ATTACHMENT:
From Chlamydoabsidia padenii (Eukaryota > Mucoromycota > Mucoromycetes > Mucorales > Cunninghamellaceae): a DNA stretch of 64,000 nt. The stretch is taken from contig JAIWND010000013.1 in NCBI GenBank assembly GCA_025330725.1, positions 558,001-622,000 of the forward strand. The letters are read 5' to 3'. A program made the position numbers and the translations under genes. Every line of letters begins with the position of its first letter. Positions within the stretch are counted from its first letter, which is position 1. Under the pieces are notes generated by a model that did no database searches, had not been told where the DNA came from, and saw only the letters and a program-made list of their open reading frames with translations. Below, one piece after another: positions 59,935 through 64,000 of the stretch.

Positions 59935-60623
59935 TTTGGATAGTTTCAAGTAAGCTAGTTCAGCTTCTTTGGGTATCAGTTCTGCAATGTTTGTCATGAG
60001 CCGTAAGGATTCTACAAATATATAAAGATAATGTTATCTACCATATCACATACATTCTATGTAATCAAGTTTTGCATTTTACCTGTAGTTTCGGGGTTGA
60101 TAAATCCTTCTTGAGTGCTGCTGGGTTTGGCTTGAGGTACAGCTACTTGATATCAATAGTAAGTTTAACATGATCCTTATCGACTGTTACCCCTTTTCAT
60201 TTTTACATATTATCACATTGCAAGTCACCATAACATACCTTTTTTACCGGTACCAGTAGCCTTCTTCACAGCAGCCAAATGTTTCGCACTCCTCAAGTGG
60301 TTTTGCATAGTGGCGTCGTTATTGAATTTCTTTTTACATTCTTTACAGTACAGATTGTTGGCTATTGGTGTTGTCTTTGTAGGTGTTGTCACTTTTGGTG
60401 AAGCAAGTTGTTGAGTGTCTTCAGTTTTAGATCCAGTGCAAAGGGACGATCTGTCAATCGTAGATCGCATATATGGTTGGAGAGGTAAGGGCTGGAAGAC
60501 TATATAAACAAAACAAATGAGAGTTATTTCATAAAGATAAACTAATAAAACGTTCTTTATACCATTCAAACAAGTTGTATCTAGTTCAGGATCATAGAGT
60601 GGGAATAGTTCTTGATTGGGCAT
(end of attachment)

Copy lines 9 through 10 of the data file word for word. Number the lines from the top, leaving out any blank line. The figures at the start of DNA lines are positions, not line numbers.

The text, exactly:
60501 TATATAAACAAAACAAATGAGAGTTATTTCATAAAGATAAACTAATAAAACGTTCTTTATACCATTCAAACAAGTTGTATCTAGTTCAGGATCATAGAGT
60601 GGGAATAGTTCTTGATTGGGCAT